What happened

Shares of Netflix (NASDAQ:NFLX) are riding a roller coaster this fine Monday. The streaming video giant's stock opened on a high note, jumping as much as 4.3% higher in the session's first 10 minutes before breaking downward for the next hour and a half. There, Netflix shares bounced off a near-breakeven floor to climb all the way up to a 5.6% gain as of 3:15 p.m., EDT.

Here's the funny part. None of these gains were based on positive news.

Red Netflix logo on white field, with the tagline See What's Next in grey.

Image source: Getty Images.

So what

Sure, there's always news about Netflix, but all that chatter has been negative today. The Cannes festival will block the company from competing at this summer's event, punishing Netflix for its refusal to screen its high-budget movies in theaters. Some investors are worried about the company's data collection policies breaking the same rules that Facebook's social network are violating, perhaps landing the video veteran in hot water later on.

All of this might explain the mid-day droop in Netflix's share prices, but there's no rocket fuel pushing the stock higher.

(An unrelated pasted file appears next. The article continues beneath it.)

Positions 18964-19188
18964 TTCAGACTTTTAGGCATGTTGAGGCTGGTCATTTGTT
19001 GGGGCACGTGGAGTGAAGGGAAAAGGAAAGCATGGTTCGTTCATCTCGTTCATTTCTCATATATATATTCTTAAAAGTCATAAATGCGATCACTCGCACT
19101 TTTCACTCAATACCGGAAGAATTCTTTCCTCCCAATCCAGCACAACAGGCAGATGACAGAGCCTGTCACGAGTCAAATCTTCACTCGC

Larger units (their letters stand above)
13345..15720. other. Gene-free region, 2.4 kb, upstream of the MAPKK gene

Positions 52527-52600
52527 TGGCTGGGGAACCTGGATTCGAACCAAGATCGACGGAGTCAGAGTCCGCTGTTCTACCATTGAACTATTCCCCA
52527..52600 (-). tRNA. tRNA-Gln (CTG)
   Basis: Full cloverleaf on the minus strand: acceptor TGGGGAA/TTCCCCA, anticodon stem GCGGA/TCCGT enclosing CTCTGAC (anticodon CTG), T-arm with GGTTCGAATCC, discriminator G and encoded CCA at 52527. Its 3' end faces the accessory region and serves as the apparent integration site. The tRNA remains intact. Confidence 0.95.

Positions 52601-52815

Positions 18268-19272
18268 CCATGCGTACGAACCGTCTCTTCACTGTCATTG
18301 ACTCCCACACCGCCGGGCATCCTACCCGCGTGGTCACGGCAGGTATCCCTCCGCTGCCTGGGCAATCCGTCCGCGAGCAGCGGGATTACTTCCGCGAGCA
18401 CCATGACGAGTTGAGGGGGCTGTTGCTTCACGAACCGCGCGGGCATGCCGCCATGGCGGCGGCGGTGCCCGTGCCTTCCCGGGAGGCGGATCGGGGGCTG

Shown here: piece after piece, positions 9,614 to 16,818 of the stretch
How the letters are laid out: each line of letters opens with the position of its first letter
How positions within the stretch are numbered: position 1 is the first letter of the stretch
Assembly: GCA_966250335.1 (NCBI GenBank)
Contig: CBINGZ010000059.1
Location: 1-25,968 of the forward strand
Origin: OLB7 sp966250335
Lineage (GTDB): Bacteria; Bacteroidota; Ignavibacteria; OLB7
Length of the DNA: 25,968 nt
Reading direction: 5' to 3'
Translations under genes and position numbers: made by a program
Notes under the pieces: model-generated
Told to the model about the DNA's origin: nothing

Now what

This is nothing but the normal gyrations of a volatile growth stock on a quiet day. Netflix investors have taken a bit of a haircut in recent days, and the stock closed Friday's trading at levels not seen since March 2 -- a three-week space of dead air and 8.5% below Netflix's mid-month highs. You could argue that investors are simply forgetting about last week's signals of surging competition from Disney and Apple, or you could call it a return of stalled market momentum. All of these are reasonable explanations, but not enough to clarify an $8 billion increase in Netflix's market cap.

But there is no right answer, just tidy little heaps of circumstantial evidence. In a world of imperfect information, stocks will sometimes make big moves for no real reason, and this is one of those mysterious jumps. The Netflix story did not change today, but the next earnings report is due about a month from now. Feel free to shrug off Monday's silly market moves and keep an eye out for that business update instead.

Anders Bylund owns shares of Netflix and Walt Disney. The Motley Fool owns shares of and recommends Apple, Facebook, Netflix, and Walt Disney. The Motley Fool has the following options: long January 2020 $150 calls on Apple and short January 2020 $155 calls on Apple. The Motley Fool has a disclosure policy.